By Annie Reuter
Leon Bridges has been compared to soul greats like Sam Cooke and Otis Redding, and with good reason. From the moment the 25-year-old from Fort Worth, Texas opens his mouth he effortlessly exudes the spirit of ’50s and ’60s R&B and soul music, while still managing to put his own personal spin on the throwback style.
A lot of this stems from the personal stories he’s telling on his debut, Coming Home, many of which are about his own family.
The doo-wop flavored “Twistin’ & Groovin’,” which sounds like something from American Bandstand, was written about his grandparents, while the Temptations-esque “Brown Skin Girl” is about the very first time he saw a former girlfriend at a bar.
“All of them are honest songs,” Bridges tells Radio.com. “Of course, I can’t always write a song from personal experience. If I waited on that I probably wouldn’t have any songs. A lot of times it’s me trying to paint a picture.”
On “Lisa Sawyer,” Bridges tells his mother’s life story, detailing her circa 1963 birth in New Orleans, Louisiana with help from a saxophone and a girl group in just a little over four minutes.
The biographical song continues with him sweetly singing about how she grew up without much money but was “filthy rich with wealth” because of all the love she had in her life from her mom, dad, six older siblings and Christ.
When Bridges played the song for his mother she broke into tears. “It really was a shock to her because she didn’t know I was a songwriter,” he says softly over the phone. “So when I first showed her it really blew her away.”
Bridges mom’s shock is warranted, being that her son was working as a dishwasher at the local Fort Worth restaurant Del Frisco’s Grille and seemed uninterested in singing for other people. Unbeknownst to her, he was spending his hours outside of work writing songs.
Having gone to college to study dance, Bridges’ passion quickly changed to music after jamming with a friend, but he soon realized he wanted to be a solo act. “Eventually I grew tired of depending on him and other people to be creative,” Bridges says. “I set out and started writing my own songs and bought a guitar.”
Bridges does say that his experience washing dishes and bussing tables at Del Frisco’s Grille has carried into his music, most notably the importance of hard work and time management.
“I didn’t have anything handed to me coming up. It taught me how to work hard. It taught me to be content on what you had,” Bridges says. “Even if it’s a show for five or 20 people, it taught me to be thankful with what I had. I had to manage my time wisely having two jobs at certain times. Working a job and playing music taught me to manage my time and it was really helpful.”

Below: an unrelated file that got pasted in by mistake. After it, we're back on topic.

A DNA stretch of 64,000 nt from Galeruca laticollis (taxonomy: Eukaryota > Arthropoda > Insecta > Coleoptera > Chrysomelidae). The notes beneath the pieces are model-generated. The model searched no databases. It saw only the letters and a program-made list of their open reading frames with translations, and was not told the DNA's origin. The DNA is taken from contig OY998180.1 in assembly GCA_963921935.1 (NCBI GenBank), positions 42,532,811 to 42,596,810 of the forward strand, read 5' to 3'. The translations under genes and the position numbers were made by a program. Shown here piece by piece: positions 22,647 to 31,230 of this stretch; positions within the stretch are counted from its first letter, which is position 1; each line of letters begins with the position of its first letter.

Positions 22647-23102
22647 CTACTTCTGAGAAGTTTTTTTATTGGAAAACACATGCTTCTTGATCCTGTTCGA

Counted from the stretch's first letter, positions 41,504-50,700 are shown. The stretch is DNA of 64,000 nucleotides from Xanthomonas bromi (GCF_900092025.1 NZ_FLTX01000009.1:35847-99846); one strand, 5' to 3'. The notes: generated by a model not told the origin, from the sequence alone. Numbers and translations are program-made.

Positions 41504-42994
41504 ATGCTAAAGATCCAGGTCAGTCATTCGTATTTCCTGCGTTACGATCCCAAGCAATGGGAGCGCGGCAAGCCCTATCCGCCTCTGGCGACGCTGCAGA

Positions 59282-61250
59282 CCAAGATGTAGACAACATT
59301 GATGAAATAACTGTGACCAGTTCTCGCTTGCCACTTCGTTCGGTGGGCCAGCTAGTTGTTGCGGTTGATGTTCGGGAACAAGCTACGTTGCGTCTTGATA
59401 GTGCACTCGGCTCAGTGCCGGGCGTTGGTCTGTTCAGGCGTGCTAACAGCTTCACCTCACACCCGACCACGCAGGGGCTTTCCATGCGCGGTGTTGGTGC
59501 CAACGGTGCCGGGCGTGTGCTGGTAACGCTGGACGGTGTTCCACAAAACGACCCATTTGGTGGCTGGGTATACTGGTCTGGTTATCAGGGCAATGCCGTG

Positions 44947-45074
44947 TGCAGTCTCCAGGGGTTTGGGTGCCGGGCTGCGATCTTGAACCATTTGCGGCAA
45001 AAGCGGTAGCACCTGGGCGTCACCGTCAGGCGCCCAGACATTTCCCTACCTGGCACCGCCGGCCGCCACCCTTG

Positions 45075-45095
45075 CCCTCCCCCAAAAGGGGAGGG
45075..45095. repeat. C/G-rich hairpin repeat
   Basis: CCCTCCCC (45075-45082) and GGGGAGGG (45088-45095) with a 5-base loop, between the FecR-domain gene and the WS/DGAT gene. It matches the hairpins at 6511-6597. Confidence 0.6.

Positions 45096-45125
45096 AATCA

Bridges even used his time on the job to work on his songwriting, explaining that one night after work he headed to Cafe Brazil, a 24-hour diner nearby, and came up with his song “Smooth Sailin’.” He says he sat down and the song flowed out thanks to some free time spent listening to old gospel songs.
“They were using this ship metaphor talking about God coming back,” he says. “I started writing and I turned it into seeing a nice girl and you want to say hello to her.”
Looking at Bridges it’s clear, it’s not just his music that seems like it’s from another time. A very sharp dresser, Bridges says he began embracing his vintage look after a friend of his mother’s gave him clothes he used to wear as a teenager. However, he admits he wasn’t confident enough to embrace the unique style until he started writing soul songs two years ago.
“The way that I dress is not a show that I put on for pictures or on the stage,” Bridges asserts. “It’s the same way I’m at the laundromat and the same way when I’m at the grocery store. It’s all about consistency for me.”
Bridges isn’t just consistent in style, though. His image, music and even Instagram account, which is filled with black and white images, look like they’re straight from another time, almost like he’s Back to the Future-ing us all. Quite unique for a 25-year-old. It’s these differences that make Bridges stand out from every other pop star in their 20s.
But, what is most important to Bridges isn’t his image, it’s being able to carry the torch for those soul musicians from the ’50s and ’60s that inspired him.
“I just feel like as far as R&B and black music, there hasn’t been anything like this in a long time,” Bridges says. “A lot of it’s the older guys who are still doing it. I felt like as a young man and person who loves music and who writes songs, that’s what I needed to do. Of course I’ll never be Otis Redding or Sam Cooke. I can only be Leon Bridges.”